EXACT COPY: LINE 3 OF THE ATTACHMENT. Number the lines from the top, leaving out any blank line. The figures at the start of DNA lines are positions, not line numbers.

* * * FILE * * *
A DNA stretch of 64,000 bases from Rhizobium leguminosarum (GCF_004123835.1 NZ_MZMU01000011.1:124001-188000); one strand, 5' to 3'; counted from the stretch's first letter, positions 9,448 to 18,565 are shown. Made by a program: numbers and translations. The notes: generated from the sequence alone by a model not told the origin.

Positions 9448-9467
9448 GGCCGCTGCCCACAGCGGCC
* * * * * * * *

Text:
9448 GGCCGCTGCCCACAGCGGCC